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Oceanographic Museum

Listed under Museums in Monaco.

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When you think of Monaco, marine research centre is not exactly the first thing that springs to mind. Why spend those precious hours inside when you could be winding in and out of Grand Prix turfs, gazing down into the curiously clear water of the port or pricking your finger on a cactus in one of the many gardens? So it was with a distracted air I set out to conquer the Oceanographic Museum.

Built under Prince Albert I, a keen navigator himself, the musée has been standing since 1910, counting none other than Jacques Cousteau as one of its directors. As I approached I couldn’t help but notice how artfully placed the musée is, planted firmly atop a vertical cliff, towering over the glimmering Med below. It looked poised and expectant, as if daring a critic to come and peek inside. The dotted crowds of jubilant children outside the front steps seemed to soften the solid stone exterior. What was it that lurked behind those majestic columns that drew such throngs of excited visitors?

Stepping inside, I couldn’t help but follow the rugrats’ chatter down to the aquarium first. In a flash, we were in another world. The kid in me took over! I scurried over and pressed my nose against the glass tank in awe. There it was, complete with dopey sea turtles, gliding sea rays, and scores of darting fishies, an underwater universe.

Eager to see more, I peeled myself off the central tank and scooted to the individual displays. With over 4000 species, this museum is an impressive tribute to the Mediterranean Sea and its crawly inhabitants. The walls are lined with dimly-lit tanks brandishing everything from immobile seahorses and fatally poisonous rockfish to an exhibitionist octopus and the entire cast of Finding Nemo. The jellyfish cisterns are particularly engrossing: you could stand there watching their flowing, transparent bubbles for hours. It’s rather difficult to force yourself back upstairs.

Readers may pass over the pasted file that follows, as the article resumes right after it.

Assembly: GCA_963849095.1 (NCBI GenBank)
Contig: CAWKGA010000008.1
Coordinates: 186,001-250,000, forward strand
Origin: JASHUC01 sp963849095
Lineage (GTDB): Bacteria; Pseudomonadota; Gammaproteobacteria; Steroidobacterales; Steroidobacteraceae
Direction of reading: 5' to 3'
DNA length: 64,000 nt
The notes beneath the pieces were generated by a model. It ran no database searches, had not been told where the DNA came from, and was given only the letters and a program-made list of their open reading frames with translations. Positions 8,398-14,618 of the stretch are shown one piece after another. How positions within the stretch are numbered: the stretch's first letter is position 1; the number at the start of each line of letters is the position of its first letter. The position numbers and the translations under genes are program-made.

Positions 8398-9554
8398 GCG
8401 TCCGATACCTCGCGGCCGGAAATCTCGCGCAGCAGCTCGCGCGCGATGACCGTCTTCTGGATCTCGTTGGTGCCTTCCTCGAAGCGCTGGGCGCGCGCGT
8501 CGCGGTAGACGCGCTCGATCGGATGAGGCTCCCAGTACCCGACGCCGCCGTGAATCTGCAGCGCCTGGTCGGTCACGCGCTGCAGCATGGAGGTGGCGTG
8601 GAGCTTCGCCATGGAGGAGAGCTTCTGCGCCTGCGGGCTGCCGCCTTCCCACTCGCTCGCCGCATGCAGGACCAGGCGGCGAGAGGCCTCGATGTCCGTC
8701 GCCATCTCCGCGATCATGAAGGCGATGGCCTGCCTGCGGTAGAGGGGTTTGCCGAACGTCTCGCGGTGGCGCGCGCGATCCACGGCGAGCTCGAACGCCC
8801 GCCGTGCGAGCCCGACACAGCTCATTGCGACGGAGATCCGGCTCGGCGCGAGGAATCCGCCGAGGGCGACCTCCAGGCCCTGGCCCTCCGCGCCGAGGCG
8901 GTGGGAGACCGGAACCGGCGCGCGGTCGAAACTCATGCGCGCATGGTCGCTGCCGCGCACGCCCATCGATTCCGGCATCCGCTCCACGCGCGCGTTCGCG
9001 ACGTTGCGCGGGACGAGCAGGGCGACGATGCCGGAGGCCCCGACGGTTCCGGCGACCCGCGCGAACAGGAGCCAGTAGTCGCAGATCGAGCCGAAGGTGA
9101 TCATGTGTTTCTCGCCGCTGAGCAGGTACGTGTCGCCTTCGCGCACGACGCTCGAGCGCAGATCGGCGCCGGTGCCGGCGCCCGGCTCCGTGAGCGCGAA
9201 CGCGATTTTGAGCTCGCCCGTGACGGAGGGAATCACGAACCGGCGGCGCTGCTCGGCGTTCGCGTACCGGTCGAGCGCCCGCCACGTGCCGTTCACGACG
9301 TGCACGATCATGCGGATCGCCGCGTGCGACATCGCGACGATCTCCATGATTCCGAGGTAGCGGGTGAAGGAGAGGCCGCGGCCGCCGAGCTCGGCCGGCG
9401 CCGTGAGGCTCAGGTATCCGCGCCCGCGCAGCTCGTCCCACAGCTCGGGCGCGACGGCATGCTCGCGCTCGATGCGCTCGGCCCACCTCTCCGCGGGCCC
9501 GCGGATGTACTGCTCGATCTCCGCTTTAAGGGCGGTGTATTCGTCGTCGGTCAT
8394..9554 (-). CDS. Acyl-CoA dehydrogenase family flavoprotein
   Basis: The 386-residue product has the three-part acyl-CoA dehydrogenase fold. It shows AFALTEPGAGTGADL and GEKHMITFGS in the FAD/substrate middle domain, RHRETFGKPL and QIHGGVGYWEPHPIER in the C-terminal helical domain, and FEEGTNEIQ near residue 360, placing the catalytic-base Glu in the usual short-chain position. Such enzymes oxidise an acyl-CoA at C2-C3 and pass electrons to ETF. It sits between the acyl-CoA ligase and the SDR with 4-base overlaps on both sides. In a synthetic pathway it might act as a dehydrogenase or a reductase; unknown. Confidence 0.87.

Keeping in tune with its target younger audience, the museum’s photography policy is surprisingly lenient. It’s particularly difficult to stop clicking away as you enter the expansive upper levels with a 13 metre squid specimen dangling gruesomely above and a whale skeleton, spanning the entire chamber, bearing upon you. Here, an array of model laboratories, wooden submarines and chillingly real diver waxworks introduce us to the world of marine research and its logistics. The side staircases lead up to a unique collection of jarred starfish and lobsters, glistening pearls, and historic naval documents. Underwater photos and video footage, as pioneered by Jacques Cousteau, provide an animated visual backdrop to the teethy grins attached to the various vertebrae.

The museum’s roof terrace is as much of a delight as its interior, with superb views of Monaco and the surrounding sea. Catching a glimpse of the yacht-laden Monte Carlo, I finally surfaced from my blissful underwater trance and remembered I still had the rest of the city to explore. Whether it’s the nostalgic nature of aquariums in general or the sheer size of the specimen sea monsters, the Oceanographic Museum sparked a youthful spring in my step.

Written by  Caroline Podsiad.

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